GraphicAudio — A New Kind Of Audiobook
Title: Tempting Danger (GraphicAudio Version)
Author: Eileen Wilks
Series: World of the Lupi Book 1
Audio Release Date: June 1, 2013
Genre: Urban Fantasy
Perspective: Third Person
Publisher’s Description: A bold new world where the magical and mundane co-exist in an uneasy alliance–and a cop balanced on her own knife-edged struggle is their only hope against a cold-blooded killer.
Lily Yu is a San Diego police detective investigating a series of grisly murders that appear to be the work of a werewolf. To hunt down the killer, she must infiltrate the clans. Only one man can help her–a were named Rule Turner, a prince of the lupi, whose charismatic presence disturbs Lily. Rule has his own reasons for helping the investigation–reasons he doesn’t want to share with Lily. Logic and honor demand she keep her distance, but the attraction between them is immediate and devastating-and beyond human reason. Now, in a race to fend off evil, Lily finds herself in uncharted territory, tested as never before, and at her back a man who she’s not sure she can trust.
SPOILERS! FYI: This review focuses more on the GraphicAudio format than on the content of the novel.
On April 17, I saw a review on AudioBook Reviewer for Tempting Danger (World of the Lupi Book 1). The review describes a company called GraphicAudio that makes “audio theater” out of novels and graphic novels using multiple voice actors, sound effects, music, and stereo sound.
As a fan of audiobooks, I was intrigued by the idea of “audio theater,” which I assumed was like an enhanced radio play. I had been meaning to catch up on the World of the Lupi series anyway, so I picked up the book.
In no particular order, here are some of the thoughts I had while listening:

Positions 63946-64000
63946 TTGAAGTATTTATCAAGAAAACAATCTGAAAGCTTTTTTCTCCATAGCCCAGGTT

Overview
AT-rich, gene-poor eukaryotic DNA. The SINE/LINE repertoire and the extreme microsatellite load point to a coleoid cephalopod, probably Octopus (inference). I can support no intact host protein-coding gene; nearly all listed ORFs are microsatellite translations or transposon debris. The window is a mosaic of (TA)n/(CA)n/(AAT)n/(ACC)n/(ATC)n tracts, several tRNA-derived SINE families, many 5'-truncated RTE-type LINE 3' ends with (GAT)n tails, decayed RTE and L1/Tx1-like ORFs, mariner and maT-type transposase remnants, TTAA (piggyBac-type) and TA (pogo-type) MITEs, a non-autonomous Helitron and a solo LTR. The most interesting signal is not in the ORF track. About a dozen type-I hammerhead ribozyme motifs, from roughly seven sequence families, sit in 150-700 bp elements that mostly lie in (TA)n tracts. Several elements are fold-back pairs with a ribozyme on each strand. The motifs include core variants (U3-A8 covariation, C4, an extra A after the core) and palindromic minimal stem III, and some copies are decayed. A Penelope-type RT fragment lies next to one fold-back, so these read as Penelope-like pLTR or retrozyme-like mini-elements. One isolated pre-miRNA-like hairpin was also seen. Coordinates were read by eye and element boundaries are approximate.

- I LOVE having different voices for different characters. Actually different voice actors, so it’s easy to tell once voice from another.
- All the cop characters sound straight from the set of Barney Miller, but I did know quickly what kind of character they were supposed to be.
- The main character’s voice sounds … harsher… than I would have expected from someone raised with Chinese parents and grandparents.
- There is a lot of grunting — to indicate sitting down and standing up and, in particular, one scene with some VERY aggressive gardening.
- I’m SO glad there weren’t any explicit sex scenes in this book; I don’t think I really want to listen to that. The kissy and heavy panting sounds were plenty.
- I can live without the sound of someone eating.
- The background noise really adds something to the story — city sounds and camera shutter sounds at the crime scene; the music at the club; the nature sounds and wolf howls in the woods. Even the clicking of a seat belt, the sound of footsteps, and the shutting of doors.
- I’m really glad they were able to cut out the he-saids and she-saids and make it straight dialog when the characters were talking.
- This is not an audio book to fall asleep to, as I normally do. I was awake until 3:00 a.m. listening!
Overall, I’m excited about this version of an audiobook. It’s exciting and engaging and, at the very least, something different for me. The company seems to have a lot of sci-fi, fantasy and western titles, and have even adapted The Cemetery Girl, a graphic novel by Charlaine Harris and Christopher Golden. I think I’ll try that one next; I’m curious how one would adapt a graphic novel for audio.
Rating: ♥ ♥ ♥ ♥
Posted on April 28, 2015, in Book Chat, Standout Award. Bookmark the permalink. 5 Comments.
Graphic Audio titles can be a lot of fun. Sometimes I have found that the sound effects sometimes mask over the dialog. However, typically a great listen. Thanks for the shout out!
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